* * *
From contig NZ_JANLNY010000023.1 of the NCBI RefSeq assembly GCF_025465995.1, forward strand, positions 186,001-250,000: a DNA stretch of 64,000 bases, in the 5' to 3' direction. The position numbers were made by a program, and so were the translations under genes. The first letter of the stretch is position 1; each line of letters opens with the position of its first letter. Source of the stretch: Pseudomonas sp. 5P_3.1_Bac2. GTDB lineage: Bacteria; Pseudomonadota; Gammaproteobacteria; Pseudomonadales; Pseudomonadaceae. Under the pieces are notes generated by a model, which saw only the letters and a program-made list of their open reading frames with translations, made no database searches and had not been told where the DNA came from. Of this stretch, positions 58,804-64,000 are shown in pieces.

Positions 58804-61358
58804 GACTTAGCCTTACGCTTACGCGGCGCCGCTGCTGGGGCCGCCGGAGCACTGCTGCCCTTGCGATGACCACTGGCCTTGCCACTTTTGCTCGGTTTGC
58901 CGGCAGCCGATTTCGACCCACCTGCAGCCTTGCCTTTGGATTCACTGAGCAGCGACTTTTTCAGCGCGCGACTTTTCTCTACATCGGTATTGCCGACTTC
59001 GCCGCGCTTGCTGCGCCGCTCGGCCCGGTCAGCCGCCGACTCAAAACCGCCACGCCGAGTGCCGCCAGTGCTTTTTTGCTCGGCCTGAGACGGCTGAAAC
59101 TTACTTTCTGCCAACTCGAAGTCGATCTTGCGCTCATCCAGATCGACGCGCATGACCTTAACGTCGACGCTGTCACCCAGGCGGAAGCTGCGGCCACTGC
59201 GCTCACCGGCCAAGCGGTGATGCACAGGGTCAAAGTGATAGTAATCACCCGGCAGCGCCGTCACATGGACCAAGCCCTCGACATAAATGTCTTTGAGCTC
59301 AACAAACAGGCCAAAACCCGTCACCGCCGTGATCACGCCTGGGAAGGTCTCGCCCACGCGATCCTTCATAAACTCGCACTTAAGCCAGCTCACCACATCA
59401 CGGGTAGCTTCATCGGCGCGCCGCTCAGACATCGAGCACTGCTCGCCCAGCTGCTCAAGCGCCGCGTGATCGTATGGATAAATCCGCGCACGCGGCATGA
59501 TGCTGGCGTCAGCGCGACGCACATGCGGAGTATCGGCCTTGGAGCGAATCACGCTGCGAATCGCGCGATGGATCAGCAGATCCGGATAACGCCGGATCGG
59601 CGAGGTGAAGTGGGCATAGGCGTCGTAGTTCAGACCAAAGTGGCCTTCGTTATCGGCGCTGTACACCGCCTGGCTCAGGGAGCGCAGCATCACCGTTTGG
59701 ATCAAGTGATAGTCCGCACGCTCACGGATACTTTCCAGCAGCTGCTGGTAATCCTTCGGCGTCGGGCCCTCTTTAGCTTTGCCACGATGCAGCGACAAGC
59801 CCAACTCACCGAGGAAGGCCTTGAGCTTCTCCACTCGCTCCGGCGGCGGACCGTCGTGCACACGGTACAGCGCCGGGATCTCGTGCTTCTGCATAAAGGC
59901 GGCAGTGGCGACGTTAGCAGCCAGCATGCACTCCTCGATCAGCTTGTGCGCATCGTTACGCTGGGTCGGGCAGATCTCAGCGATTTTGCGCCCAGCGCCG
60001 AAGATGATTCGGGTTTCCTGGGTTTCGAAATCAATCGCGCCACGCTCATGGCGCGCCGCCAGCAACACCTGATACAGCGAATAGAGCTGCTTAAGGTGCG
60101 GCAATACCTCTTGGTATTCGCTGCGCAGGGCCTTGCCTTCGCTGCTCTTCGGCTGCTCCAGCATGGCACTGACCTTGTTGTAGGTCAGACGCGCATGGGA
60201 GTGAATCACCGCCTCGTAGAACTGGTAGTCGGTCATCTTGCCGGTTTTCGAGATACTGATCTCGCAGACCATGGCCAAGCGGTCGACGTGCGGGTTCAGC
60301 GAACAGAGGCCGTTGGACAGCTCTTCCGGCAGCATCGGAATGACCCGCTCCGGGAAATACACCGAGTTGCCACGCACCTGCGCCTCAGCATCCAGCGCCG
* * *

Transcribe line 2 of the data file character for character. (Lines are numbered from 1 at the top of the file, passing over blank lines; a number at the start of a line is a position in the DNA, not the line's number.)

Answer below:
Positions 58804-61358